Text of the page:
Happening Today: Clinton, United, EPA, Opioids, Jim Gaffigan
Happening Today: Clinton, United, EPA, Opioids, Jim Gaffigan.
Comedian Jim Gaffigan says his wife and writing partner Jeannie Gaffigan is recovering after surgery to remove a serious brain tumor Get the top headlines of the day in your morning briefing from NBC 4 New York, Monday through Friday.
She reminded the enthusiastic audience packed with women that she earned 3 million more votes than Republican Donald Trump, who won more Electoral College votes and won the election.
U.S. intelligence agencies are investigating whether Russia coordinated with Trump associates to influence the election, something Russia has denied.
U.S. ‘Needs a Good Shutdown’ to Fix Senate ‘Mess,’ Trump Says President Trump declared the U.S. government "needs a good shutdown" this fall to fix a "mess" in the Senate, signaling on Twitter his displeasure with a bill to keep operations running.
Improve Service or Congress Steps In, Lawmakers Tell Airlines The chief executive of United Airlines apologized on Capitol Hill for an incident in which a passenger was dragged off a flight, calling it "a mistake of epic proportions" as frustrated lawmakers warned airline executives to improve customer service or face congressional intervention.
If the airlines don’t make changes, Congress is likely to step in, lawmakers said.
Overcoming Opioids: When Pills Are a Hospital’s Last Resort The nation’s opioid crisis is forcing hospitals to begin rolling out non-addictive alternatives to treatments that have long been the mainstay for the severe pain of trauma and surgery, so they don’t save patients’ lives or limbs only to have them fall under the grip of addiction.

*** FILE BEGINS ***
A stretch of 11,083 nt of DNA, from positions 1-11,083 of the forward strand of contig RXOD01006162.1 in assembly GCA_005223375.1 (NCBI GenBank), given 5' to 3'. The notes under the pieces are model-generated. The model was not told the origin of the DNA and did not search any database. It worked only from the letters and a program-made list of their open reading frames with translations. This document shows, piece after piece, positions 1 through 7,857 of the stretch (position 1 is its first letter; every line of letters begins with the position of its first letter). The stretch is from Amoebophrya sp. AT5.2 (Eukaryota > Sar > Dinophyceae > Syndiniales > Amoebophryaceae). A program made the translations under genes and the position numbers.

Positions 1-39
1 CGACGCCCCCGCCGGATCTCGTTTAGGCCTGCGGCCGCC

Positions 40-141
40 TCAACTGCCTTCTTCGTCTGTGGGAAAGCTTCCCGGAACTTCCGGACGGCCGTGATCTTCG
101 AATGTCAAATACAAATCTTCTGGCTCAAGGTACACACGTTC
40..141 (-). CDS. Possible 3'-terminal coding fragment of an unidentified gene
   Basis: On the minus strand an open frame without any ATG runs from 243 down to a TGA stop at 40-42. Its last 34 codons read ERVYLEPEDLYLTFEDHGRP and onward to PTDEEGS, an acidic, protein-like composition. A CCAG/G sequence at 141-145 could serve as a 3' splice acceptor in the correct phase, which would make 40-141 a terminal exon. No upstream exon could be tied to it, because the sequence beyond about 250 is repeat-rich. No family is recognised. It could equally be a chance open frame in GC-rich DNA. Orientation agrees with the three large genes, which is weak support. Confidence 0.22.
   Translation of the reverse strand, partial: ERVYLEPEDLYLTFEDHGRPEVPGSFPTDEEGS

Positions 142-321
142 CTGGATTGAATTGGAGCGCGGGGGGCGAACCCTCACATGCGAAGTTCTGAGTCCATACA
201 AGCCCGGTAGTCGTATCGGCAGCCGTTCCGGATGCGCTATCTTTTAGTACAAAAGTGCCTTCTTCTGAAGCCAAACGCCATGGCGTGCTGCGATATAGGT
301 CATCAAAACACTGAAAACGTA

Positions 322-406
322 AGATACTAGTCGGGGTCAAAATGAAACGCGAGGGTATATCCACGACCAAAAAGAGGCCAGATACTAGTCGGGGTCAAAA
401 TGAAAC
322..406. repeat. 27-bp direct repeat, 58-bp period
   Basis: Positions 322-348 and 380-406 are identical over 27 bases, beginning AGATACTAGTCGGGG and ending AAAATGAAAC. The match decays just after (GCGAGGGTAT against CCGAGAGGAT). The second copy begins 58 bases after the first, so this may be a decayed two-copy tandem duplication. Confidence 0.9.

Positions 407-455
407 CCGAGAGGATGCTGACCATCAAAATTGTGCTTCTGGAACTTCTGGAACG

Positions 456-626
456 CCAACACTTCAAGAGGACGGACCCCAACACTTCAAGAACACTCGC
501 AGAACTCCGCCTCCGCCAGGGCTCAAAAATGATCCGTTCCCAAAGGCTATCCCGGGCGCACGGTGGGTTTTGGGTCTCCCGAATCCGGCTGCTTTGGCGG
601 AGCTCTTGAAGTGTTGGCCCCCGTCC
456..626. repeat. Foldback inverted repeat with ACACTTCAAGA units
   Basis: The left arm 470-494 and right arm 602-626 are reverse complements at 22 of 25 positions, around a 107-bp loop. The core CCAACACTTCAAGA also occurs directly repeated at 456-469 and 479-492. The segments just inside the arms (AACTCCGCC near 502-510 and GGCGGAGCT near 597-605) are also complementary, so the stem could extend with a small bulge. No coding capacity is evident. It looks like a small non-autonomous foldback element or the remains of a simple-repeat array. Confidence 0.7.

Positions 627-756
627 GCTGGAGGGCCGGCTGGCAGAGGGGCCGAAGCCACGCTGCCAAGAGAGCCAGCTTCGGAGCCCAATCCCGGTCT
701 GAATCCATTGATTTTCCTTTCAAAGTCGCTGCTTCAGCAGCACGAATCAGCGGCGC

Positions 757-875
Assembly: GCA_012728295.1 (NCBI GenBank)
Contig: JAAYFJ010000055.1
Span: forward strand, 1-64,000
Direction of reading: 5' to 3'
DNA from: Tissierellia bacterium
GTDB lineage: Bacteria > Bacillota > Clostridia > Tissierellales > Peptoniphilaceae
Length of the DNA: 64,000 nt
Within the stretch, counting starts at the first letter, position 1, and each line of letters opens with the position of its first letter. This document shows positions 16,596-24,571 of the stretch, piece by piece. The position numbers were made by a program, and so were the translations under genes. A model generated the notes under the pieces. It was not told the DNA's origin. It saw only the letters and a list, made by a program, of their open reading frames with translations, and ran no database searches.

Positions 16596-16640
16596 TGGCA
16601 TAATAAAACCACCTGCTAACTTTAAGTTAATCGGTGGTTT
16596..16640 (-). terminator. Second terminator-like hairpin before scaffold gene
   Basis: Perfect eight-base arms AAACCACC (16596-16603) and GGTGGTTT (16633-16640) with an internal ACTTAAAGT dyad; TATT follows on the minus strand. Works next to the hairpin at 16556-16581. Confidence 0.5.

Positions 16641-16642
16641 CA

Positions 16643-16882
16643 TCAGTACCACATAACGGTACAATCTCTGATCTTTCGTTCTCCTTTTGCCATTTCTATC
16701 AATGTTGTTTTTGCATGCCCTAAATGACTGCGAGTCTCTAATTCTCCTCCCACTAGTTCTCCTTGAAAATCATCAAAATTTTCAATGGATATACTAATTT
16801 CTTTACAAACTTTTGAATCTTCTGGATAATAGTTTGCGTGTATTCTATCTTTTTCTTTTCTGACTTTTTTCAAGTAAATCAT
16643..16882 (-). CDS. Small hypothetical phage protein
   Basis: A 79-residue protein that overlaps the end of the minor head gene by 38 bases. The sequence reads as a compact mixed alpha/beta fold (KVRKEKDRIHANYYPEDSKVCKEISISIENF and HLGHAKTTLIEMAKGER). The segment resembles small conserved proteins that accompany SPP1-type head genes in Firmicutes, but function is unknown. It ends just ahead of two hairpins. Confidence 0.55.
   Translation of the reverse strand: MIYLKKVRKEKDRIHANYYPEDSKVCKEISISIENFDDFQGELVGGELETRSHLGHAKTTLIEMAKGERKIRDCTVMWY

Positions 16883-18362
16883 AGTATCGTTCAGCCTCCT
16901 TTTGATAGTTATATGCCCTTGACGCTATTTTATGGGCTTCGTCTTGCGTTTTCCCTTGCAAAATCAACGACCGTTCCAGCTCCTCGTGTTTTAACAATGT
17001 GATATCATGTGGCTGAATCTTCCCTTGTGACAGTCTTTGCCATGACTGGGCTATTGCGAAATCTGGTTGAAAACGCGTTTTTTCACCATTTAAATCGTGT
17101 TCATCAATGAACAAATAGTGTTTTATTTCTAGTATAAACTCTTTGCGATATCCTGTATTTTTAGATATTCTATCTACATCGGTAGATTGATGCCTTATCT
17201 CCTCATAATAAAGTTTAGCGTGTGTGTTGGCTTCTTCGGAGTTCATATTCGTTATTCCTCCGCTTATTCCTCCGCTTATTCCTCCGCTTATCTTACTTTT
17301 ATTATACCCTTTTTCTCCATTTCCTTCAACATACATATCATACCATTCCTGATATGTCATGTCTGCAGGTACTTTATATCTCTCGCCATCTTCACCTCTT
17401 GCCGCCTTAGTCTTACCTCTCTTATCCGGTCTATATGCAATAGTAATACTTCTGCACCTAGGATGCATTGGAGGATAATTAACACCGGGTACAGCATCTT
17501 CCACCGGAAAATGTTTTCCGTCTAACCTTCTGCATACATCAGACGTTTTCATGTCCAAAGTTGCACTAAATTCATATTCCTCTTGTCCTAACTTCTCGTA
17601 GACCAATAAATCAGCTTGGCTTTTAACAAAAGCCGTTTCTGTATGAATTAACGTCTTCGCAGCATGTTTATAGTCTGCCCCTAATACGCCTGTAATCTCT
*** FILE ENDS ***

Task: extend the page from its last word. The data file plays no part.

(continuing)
Jim Gaffigan’s Wife Has Brain Tumor Surgery, Comedian Says Comedian Jim Gaffigan says his wife and writing partner Jeannie Gaffigan is recovering after surgery to remove a serious brain tumor.
The 50-year-old Jim Gaffigan is among the most popular stand-up comics in the country, and Jeannie Gaffigan both co-writes his material and produces his TV specials.
Filmmaker promotes discourse about water, drugs
Filmmaker promotes discourse about water, drugs.
Courtesy photo Conrad Weaver, a documentary filmmaker who spent the past year screening a film about water shortages in the West, is currently at work on another that isn’t overtly agricultural but still has an indirect tie that might be of particular interest in a state like Colorado that led the way in legalizing marijuana.
By Candace Krebs / Contributing Writer Conrad Weaver, a documentary filmmaker who spent the past year screening a film about water shortages in the West, is currently at work on another that isn’t overtly agricultural but still has an indirect tie that might be of particular interest in a state like Colorado that led the way in legalizing marijuana.
Weaver has become familiar to agricultural audiences for his work on a pair of documentaries that began with the “Great American Wheat Harvest,” which followed custom harvesters on their annual migration bringing in the crop.
Over the past year, Weaver has screened the film at multiple venues across the region, starting with the world premiere held at the University of Nebraska’s Water for Food Global Conference last April.
“There’s been lots of interest in the film, and lots of great discussions, and that’s really what I intended for it to do,” he said.
“The drought map may be clear today, but tomorrow or next year it could come back, and we need to be ready,” Weaver said.
By September, he plans to finish a new documentary examining the heroin epidemic in his local community outside the greater Washington, D.C., area.
He considers marijuana a gateway drug that has helped fuel a nationwide drug epidemic.
Last year 52,000 Americans died from drug overdoses, and the problem exists everywhere, including in rural communities, he said.